Homeschool: Slice of Life 16/31 #sol16

slice of life

This afternoon, we’re making it official. We’re filing papers to become homeschoolers.

Partial homeschoolers. My son wanted to keep his first-period math class, which he loves. Every morning, he will go to his most regulating class—taught by a very structured, unflappable teacher who loves math and loves middle-schoolers.

And then he will come home.

And we will homeschool.

It’s mostly for concussion recovery. The lights, the noise, the screens all trigger a recurrence of symptoms.

But I’m imagining other kinds of healing that can happen if my son is home.

For far too many kids, school simply isn’t a safe place—and he’s one of those kids. School makes him feel stupid, bad, deeply ashamed. Every day he comes home, and we spend hours putting him back together from the stresses and abuses of the day—just so he can go back the next day and do it all over again.

I always wanted to homeschool but never thought we’d be able to. It wasn’t feasible for a host of reasons. My work schedule. My son’s unwillingness.

But here we are. It was even my son’s idea to homeschool!

I threw myself into research mode and discovered many homeschool systems that appeal to me and my interests. (A classical education in Latin and Greek anyone?)

But I know what my son needs.

Unschooling.

This is going to be hard for me. I like schedules and projects and goals and systems. But what I’d like most of all is for my son to find joy and wonder and pleasure in learning. I would like for him to feel curious again. I would like for him to develop interests and have the space to pursue them.

This is what we did with our first afternoon of unschooling.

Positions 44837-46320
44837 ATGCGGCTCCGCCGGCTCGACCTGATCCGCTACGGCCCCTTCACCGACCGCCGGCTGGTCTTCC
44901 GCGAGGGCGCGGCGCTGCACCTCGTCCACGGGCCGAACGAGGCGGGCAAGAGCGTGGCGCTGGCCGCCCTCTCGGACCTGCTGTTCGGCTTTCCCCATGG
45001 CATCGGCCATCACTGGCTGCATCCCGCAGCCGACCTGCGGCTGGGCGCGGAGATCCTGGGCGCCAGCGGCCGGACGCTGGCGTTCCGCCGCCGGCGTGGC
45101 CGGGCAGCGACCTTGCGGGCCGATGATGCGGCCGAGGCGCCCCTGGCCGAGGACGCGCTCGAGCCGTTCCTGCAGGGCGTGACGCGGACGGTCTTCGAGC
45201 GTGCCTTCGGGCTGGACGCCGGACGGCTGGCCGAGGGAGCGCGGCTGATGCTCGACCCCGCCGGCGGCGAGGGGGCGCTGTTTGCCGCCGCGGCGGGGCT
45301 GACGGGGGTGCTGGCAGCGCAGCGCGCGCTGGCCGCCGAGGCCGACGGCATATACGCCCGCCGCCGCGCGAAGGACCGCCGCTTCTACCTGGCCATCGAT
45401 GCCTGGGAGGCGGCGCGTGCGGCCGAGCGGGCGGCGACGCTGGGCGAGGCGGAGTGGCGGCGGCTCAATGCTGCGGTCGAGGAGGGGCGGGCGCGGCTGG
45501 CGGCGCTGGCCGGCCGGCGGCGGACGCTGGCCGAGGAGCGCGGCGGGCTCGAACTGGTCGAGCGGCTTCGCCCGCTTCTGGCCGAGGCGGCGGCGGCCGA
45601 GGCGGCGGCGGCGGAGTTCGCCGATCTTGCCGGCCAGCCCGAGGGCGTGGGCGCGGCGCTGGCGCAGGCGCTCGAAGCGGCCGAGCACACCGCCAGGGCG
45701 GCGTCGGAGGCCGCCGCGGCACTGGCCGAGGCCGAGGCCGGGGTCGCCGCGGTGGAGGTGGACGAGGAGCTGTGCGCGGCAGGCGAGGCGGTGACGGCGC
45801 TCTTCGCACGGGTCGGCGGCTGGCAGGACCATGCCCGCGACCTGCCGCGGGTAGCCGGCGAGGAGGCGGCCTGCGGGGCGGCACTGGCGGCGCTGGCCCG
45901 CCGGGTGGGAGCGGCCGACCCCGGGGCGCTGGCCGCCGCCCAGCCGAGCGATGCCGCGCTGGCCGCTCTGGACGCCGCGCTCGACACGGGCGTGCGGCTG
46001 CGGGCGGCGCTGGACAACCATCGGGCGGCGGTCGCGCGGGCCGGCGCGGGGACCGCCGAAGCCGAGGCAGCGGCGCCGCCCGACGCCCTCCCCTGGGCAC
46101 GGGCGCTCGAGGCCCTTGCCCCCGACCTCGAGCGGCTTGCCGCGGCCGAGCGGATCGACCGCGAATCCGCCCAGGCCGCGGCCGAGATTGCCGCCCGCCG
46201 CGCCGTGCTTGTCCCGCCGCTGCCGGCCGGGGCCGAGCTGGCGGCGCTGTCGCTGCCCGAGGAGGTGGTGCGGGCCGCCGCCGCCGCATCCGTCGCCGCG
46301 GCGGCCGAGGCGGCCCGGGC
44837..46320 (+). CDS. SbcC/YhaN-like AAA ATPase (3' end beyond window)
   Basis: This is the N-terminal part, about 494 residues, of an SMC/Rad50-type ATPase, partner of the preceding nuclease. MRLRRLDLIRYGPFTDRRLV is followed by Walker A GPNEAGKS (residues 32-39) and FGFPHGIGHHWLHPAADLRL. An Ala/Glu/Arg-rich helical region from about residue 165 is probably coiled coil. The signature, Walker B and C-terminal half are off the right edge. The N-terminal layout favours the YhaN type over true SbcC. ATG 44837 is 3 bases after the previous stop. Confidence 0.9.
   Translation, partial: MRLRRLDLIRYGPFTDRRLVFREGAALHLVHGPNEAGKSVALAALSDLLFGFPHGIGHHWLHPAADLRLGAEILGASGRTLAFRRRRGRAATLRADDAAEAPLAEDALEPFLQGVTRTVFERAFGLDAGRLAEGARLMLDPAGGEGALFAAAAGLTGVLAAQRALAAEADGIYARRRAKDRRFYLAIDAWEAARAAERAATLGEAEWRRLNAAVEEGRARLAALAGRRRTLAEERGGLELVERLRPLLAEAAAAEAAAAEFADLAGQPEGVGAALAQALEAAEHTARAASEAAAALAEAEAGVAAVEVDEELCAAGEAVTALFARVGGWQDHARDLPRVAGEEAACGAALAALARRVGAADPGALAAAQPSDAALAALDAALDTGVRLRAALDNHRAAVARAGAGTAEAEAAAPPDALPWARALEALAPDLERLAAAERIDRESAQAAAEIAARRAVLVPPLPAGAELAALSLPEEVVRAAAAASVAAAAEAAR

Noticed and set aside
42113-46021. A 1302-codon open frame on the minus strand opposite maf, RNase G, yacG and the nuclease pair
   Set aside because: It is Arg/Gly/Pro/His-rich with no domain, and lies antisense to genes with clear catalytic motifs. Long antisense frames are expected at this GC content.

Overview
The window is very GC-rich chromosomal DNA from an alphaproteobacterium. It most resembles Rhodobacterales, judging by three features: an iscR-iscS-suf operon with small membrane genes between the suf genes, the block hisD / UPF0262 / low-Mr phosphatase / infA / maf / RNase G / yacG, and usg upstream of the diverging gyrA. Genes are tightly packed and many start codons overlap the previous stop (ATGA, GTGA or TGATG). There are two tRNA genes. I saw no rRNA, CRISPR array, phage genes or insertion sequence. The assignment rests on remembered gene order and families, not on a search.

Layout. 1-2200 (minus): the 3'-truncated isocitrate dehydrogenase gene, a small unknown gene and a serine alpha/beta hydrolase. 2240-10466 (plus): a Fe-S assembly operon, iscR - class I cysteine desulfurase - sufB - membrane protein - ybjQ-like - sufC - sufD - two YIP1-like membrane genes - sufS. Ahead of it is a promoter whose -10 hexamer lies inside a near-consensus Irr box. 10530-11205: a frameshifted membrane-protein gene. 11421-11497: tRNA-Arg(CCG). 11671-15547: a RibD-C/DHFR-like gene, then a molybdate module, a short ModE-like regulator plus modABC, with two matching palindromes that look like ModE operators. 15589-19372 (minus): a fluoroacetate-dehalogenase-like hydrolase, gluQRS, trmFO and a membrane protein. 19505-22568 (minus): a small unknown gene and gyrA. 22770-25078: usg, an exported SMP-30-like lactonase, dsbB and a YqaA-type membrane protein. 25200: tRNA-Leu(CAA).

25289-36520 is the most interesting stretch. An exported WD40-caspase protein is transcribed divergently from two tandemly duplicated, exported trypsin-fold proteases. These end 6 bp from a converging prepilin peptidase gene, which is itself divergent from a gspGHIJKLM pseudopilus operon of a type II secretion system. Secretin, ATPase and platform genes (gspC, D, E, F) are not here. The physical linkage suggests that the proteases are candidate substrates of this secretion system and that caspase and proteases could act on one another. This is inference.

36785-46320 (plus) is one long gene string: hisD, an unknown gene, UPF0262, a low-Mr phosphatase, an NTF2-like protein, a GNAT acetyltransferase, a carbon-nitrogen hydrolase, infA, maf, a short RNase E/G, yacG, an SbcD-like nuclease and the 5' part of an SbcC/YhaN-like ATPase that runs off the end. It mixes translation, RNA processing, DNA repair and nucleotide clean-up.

We drove out to the lake and took photos of a bald eagle sitting at the top of a tree.

He played chess with his dad.

He sanded a bowl he made from modeling clay.

We looked up photos of Alcatraz Island. We’re reading Al Capone Does My Shirts, and I’ve been meaning to show him pictures. We watched a video about the prison, then read an article about Al Capone, and looked up photos of Machine Gun Kelly and famous prison escapee Roy Gardner.

Then we looked at photos of the Golden Gate Bridge and Lombardi Street and wondered if we should take a vacation to San Francisco.

He asked if we could look at pictures of unicycles, and I said yes.

He asked if we could look at pictures of dirt bikes, and I said yes.

I like this, he said. Is every day going to be like this?

And I said yes.

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33 thoughts on “Homeschool: Slice of Life 16/31 #sol16

  1. Unschooling has been hard for me, too, for the same reasons as you. But that seems to be what works best for my daughter. It helps me to write in a journal at the end of each day, the things I’ve observed her learning/doing, and kind of “categorize” it – just for me to glance at on those days I’m feeling unsure. Best wishes, I’m really happy for you guys!

    • This is such a great idea, Monika, thank you! Keeping a daily journal with observations will also help me follow through on things he expresses interest in. In the course of a day, it’s so easy to forget!

  2. This make me very happy as well. I could feel the tentativeness at the beginning, but that works it’s way into a beautiful piece of knowing and love and understanding. I am with Carrie. The repetition at the end is perfect, and it makes you smile. Thanks for a lovely read.

  3. I can hear the struggle at the beginning and the joy at the end. This is such a lovely tale of a mother who wants to do what’s best for her son. There is so much research about nature and teaching the whole child and I can tell you’re in for a very fun adventure.

  4. A couple of tears here. And I want your son in my classroom. He is one of my kids. I just know he is. And what you will do with homeschooling is my belief what school should be like. Can’t wait to hear more about it

    • Yes, he is, Deb. He is TOTALLY one of your kids. Those were always my kids too. Sadly, there aren’t nearly enough teachers who understand and want to work with “those kids”. School is re-traumatizing for him every single day. It’s heartbreaking.